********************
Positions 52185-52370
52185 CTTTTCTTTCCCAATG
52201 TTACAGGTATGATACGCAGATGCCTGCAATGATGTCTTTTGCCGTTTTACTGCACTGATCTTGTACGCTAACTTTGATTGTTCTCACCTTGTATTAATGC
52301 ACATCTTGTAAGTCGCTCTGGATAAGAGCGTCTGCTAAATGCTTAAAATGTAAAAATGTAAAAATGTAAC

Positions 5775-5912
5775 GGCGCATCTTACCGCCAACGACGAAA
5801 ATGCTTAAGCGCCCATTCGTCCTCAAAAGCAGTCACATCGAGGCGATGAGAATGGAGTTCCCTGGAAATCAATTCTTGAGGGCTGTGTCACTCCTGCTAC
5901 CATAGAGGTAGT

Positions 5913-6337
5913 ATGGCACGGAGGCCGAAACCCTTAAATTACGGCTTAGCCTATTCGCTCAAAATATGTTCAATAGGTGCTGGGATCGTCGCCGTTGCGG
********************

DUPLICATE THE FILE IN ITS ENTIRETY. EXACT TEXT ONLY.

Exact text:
Positions 52185-52370
52185 CTTTTCTTTCCCAATG
52201 TTACAGGTATGATACGCAGATGCCTGCAATGATGTCTTTTGCCGTTTTACTGCACTGATCTTGTACGCTAACTTTGATTGTTCTCACCTTGTATTAATGC
52301 ACATCTTGTAAGTCGCTCTGGATAAGAGCGTCTGCTAAATGCTTAAAATGTAAAAATGTAAAAATGTAAC

Positions 5775-5912
5775 GGCGCATCTTACCGCCAACGACGAAA
5801 ATGCTTAAGCGCCCATTCGTCCTCAAAAGCAGTCACATCGAGGCGATGAGAATGGAGTTCCCTGGAAATCAATTCTTGAGGGCTGTGTCACTCCTGCTAC
5901 CATAGAGGTAGT

Positions 5913-6337
5913 ATGGCACGGAGGCCGAAACCCTTAAATTACGGCTTAGCCTATTCGCTCAAAATATGTTCAATAGGTGCTGGGATCGTCGCCGTTGCGG